Thanksgiving Tzedakah: Pies for Prevention
When sisters Sharon and Adeena started baking Thanksgiving pies five years ago to raise money for ovarian cancer (which claimed the lives of their mother and grandmother) they never imagined they would raise over $100,000.
But with a cadre of committed volunteers holding bake sales in 10 cities around the country, plus Toronto and Jerusalem this year, they’ve done just that.
“It gives me chills when I say it out loud,” Adeena Sussman said.
Her mother Stephanie Sussman died of ovarian cancer in 2006 at the age of 62 and her grandmother Ann Nadrich, died in 2009, also of ovarian cancer.
While their father donated a Torah in his wife’s memory, and the family honored her by bringing cultural events to the community, the sisters wanted to do something more personal that embodied their mother.
Even though Stephanie Sussman worked full time, she was known for her legendary hospitality and Shabbat dinners. Adeena Sussman remembers waking up in the morning to see a freshly-baked challah, a pot of chicken soup and a kugel all resting on the stove, and thinking “When did she have time to do all of this?”
Chief rabbis and Nobel prize winners were some of those who ate at the Sussman’s. But it was not limited to them. There might also be some of her students from places abroad, who didn’t know what it was to be a Jew, and certainly not an Orthodox one.
The sisters thought baking pies in their mother and grandmother’s memories would be the perfect way to honor them.
“Pies [for Thanksgiving] are something that people love, but aren’t something people necessarily want to make themselves,” Sussman said. “So the convenience and cause dovetail really nicely.” The first year, they made $15,000.
They chose the Teaneck-based organization Sharsheret to be the recipient of the money, both because it helps Jewish women who are facing breast and ovarian cancer, and because when Sharon Wieder (nee Sussman) was diagnosed with breast cancer Sharsheret was a resource for her.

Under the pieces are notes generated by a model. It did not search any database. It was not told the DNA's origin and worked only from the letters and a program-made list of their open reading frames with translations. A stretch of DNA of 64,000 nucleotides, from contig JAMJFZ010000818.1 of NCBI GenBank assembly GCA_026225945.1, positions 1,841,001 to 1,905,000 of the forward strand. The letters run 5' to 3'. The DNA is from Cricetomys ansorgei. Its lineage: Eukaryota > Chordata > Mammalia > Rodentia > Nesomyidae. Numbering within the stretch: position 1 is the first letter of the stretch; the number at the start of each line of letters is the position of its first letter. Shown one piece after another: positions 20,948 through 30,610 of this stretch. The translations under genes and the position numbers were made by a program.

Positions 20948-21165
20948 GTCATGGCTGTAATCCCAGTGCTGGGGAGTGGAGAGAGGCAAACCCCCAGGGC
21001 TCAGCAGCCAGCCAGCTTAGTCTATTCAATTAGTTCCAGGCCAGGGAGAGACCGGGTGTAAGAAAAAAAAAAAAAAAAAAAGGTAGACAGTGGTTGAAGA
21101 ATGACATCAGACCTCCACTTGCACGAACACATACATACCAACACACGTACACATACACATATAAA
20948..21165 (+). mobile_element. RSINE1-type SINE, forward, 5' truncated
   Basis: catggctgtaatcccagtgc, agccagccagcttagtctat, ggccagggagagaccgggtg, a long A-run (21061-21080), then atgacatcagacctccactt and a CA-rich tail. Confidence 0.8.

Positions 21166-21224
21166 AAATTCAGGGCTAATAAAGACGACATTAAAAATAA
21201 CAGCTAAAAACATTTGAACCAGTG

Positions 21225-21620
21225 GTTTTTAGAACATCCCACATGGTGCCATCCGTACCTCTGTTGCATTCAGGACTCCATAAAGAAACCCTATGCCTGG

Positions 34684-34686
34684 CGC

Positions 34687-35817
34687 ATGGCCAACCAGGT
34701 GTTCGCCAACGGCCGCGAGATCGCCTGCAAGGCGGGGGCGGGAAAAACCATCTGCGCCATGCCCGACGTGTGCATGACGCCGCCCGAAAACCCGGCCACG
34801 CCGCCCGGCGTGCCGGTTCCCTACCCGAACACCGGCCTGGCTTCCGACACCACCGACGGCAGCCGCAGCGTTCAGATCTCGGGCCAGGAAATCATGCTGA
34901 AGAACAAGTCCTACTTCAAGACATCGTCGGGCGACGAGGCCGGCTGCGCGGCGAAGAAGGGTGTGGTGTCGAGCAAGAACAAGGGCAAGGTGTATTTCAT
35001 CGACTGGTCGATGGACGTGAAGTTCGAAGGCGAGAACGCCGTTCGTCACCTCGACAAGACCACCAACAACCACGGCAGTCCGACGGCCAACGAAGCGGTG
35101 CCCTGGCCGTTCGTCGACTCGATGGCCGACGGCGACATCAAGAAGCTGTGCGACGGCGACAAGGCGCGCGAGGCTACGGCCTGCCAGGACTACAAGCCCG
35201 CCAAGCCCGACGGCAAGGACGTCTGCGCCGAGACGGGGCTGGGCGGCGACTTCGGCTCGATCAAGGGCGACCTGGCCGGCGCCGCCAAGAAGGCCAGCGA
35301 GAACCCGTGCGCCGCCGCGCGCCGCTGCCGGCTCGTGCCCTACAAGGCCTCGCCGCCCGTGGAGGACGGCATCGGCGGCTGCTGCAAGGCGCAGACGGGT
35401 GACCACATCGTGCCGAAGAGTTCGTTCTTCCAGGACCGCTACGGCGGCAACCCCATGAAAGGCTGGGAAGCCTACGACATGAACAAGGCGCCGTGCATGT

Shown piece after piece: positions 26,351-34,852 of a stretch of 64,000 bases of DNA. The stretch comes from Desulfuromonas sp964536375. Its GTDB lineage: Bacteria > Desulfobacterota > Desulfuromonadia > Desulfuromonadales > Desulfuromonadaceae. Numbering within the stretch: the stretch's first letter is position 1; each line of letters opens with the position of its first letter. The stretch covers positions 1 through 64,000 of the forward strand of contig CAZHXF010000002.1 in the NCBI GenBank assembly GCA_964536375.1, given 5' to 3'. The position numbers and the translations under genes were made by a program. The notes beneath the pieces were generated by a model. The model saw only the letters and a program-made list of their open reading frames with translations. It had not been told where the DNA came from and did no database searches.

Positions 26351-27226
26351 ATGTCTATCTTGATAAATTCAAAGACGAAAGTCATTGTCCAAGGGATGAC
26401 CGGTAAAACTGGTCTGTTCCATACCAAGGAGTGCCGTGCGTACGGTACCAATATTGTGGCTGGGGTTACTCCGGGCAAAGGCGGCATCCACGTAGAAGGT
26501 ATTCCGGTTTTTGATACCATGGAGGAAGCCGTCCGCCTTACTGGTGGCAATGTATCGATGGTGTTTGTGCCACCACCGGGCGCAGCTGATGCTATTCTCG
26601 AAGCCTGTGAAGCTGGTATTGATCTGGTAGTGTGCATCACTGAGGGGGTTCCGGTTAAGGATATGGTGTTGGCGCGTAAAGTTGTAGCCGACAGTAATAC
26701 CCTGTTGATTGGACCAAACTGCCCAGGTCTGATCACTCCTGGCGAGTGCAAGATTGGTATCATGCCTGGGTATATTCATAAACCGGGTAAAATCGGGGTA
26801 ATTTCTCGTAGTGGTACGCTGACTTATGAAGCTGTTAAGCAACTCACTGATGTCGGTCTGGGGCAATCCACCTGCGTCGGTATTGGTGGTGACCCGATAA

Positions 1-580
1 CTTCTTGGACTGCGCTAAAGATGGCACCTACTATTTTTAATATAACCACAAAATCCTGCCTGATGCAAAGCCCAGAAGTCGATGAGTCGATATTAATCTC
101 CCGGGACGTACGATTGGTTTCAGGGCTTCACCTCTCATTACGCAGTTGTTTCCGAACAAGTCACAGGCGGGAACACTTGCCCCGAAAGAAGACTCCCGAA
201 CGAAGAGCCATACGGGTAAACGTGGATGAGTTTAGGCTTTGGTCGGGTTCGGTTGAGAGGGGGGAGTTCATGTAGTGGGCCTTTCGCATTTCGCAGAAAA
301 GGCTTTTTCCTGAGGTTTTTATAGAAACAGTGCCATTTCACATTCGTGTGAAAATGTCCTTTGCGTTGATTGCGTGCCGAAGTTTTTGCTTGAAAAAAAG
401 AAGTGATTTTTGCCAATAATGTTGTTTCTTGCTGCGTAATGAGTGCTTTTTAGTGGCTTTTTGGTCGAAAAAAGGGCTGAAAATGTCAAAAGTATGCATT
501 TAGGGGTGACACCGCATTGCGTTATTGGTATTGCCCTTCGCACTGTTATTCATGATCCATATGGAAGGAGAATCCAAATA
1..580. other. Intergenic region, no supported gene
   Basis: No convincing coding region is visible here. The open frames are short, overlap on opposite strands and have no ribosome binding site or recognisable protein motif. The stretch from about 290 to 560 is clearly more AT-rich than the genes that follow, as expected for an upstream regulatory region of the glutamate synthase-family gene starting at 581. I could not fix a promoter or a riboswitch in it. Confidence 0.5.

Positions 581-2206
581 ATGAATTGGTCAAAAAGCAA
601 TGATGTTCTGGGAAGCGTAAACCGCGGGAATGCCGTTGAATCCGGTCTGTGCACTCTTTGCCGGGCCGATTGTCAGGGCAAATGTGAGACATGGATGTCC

Baking pies come naturally to the sisters; who both pursued careers in food because of their mother’s influence. Sussman is a recipe developer, author and food stylist (her articles appear regularly in the Forward’s food section), and Wieder is a nutritionist. The first year, it was just the two of them in Wieder’s Teaneck kitchen, baking as many pies and loaves of pumpkin bread as they could (all kosher, though not certified).
Year by year, word spread about what they were doing, and people who either knew the sisters or had been touched by cancer either made donations to support the bakers’ raw materials, or started holding bake sales on their own.
“People just really enjoy doing it,” said Sussman. The act of baking pies to raise money for this is “unpretentious, unassuming and effective, like our mom. It’s based on food and fills a need and is really fun to do,” she said, adding that most people bake with a partner.
Cuisinart stepped in as a sponsor, and has donated large-scale mixers to the bakers. The boxes are donated as well, and each pie comes with information about Sharsheret .
Recipes are provided by the sisters as well as instructions on to how to run the sale. “Everything is as turn-key as possible,” said Sussman. So far, they have sold close to 5,000 pies.
Yifat Levin, who shares a sister-in-law of Wieder, is taking part for her third time this year, selling pies in Atlanta. She has a few volunteers helping her bake.
“It’s exciting to be working with them and helping them raise money for a charity that’s important to them. It’s very gratifying fundraising,” said Levin.
Pies will also be available for the first time in Toronto this year, thanks to Adina Lipson, an old friend of Sussman’s. Having eaten pies from the fundraiser in previous years, she was eager to take part, and asked a friend to help.
“The only challenge I was concerned about was that here in Toronto, we are missing the ‘Thanksgiving’ component, being that Canadian Thanksgiving is celebrated in October. But we decided that the pies could be promoted as a Shabbat dessert, at least, and when we realized that this year brought the Thanksgivukkah phenomenon to the fore, we decided to market them for Hanukkah as well. In fact, we added a Hanukkah brownie pie to the option list.”
She added, “And then, of course, there are always the Americans living in Canada like me, who could certainly use a pecan pie or two to help keep American Thanksgiving alive and well in our homes in Canada.”
If all this talk about pie is making you want to place an order, here’s the important information: Deadlines are different depending on the city. To find out deadlines, prices and whether a sale is happening in your city visit Pies for Prevention .